And it proves, in the last place, that liberty can have nothing to fear…




And it proves, in the last place, that liberty can have nothing to fear…

And it proves, in the last place, that liberty can have nothing to fear… --Alexander Hamilton

And it proves, in the last place, that as liberty can have nothing to fear from the judiciary alone, but would have every thing to fear from its union with either of the other departments; that as all the effects of such a union must ensue from a dependence of the former on the latter, notwithstanding a nominal and apparent separation; that as, from the natural feebleness of the judiciary, it is in continual jeopardy of being overpowered, awed, or influenced by its co-ordinate branches; and that as nothing can contribute so much to its firmness and independence as permanency in office, this quality may therefore be justly regarded as an indispensable ingredient in its constitution, and, in a great measure, as the citadel of the public justice and the public security.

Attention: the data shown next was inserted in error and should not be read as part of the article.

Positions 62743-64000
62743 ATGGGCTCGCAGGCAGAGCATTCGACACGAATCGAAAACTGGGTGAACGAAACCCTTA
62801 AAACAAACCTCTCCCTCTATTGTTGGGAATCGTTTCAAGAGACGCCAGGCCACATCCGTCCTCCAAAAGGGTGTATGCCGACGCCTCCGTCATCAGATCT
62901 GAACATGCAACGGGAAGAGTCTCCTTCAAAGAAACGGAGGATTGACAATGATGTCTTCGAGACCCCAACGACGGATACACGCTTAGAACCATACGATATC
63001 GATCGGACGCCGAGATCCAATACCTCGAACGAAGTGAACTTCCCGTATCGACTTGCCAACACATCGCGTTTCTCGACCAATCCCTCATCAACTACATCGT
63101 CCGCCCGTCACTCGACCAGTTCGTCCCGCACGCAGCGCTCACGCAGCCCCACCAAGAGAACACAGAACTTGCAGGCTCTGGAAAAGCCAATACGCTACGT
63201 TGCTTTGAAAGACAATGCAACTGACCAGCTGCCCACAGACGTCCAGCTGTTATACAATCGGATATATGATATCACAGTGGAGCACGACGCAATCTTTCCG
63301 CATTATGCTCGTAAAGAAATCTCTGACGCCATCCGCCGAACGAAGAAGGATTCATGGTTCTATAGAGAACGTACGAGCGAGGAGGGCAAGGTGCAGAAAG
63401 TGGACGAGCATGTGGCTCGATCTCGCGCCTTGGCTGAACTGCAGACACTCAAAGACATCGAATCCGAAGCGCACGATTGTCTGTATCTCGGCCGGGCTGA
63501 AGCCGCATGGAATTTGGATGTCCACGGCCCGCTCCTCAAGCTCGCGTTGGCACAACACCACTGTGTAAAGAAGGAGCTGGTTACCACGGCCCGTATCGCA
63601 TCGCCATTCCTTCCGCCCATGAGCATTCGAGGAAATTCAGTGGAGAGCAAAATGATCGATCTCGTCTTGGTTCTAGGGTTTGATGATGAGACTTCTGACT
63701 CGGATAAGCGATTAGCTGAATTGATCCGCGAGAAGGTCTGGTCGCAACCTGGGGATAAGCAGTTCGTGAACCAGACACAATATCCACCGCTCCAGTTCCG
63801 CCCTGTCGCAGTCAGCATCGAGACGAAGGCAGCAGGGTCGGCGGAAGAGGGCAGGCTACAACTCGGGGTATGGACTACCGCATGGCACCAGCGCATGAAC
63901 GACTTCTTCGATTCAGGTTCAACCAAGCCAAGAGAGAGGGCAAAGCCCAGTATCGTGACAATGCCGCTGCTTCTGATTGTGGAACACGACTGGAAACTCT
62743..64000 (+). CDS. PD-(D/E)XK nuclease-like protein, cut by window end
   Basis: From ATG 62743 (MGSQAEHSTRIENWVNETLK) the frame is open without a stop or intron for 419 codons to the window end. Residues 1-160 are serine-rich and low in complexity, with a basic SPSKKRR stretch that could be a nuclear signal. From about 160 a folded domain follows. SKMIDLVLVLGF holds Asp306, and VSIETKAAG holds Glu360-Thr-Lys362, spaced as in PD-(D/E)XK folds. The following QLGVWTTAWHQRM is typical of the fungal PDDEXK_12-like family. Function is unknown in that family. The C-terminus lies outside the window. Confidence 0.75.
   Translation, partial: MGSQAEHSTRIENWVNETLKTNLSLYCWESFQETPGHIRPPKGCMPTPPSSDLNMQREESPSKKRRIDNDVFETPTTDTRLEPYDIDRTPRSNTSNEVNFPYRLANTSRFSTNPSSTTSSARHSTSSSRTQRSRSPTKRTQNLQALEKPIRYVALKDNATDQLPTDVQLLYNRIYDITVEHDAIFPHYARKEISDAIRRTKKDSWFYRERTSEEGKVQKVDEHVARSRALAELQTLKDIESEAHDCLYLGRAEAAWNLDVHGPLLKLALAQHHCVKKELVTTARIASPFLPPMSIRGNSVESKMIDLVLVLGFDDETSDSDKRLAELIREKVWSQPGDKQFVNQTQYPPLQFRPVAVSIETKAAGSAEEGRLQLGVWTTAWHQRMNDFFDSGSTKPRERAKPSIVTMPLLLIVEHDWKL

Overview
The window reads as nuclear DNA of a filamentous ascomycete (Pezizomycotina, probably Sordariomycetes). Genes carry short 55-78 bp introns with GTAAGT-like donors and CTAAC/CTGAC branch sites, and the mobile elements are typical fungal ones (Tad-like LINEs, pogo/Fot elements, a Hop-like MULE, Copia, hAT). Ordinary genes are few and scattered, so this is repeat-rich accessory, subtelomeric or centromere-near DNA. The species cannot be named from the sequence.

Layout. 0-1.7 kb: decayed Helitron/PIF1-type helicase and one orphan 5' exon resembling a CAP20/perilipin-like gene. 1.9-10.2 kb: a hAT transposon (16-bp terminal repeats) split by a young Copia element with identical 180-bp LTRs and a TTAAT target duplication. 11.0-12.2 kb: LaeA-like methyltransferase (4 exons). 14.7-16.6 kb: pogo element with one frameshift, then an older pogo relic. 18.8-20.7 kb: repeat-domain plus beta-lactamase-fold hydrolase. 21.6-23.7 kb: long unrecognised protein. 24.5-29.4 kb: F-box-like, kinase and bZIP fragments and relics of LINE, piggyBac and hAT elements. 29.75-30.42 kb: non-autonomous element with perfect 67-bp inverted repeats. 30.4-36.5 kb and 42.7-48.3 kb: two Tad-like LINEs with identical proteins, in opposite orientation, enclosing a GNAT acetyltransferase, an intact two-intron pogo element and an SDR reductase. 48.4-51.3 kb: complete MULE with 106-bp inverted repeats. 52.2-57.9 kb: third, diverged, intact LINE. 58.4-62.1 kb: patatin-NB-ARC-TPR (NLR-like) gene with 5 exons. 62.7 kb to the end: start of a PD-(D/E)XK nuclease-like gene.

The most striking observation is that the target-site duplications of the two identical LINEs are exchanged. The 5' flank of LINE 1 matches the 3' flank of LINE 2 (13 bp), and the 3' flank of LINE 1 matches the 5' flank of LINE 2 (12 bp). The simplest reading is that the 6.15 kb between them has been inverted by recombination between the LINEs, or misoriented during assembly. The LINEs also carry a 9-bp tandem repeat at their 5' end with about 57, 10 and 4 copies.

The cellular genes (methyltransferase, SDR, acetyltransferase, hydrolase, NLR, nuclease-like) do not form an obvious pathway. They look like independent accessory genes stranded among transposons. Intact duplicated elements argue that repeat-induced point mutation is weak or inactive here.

Alexander Hamilton

Year: 1788
Context: Federalist No. 78
Tags: citadel of the public justice and the public security, dependence of the former on the latter, firmness and independence, indispensable ingredient in its constitution, liberty can have nothing to fear, natural feebleness of the judiciary, nominal and apparent separation



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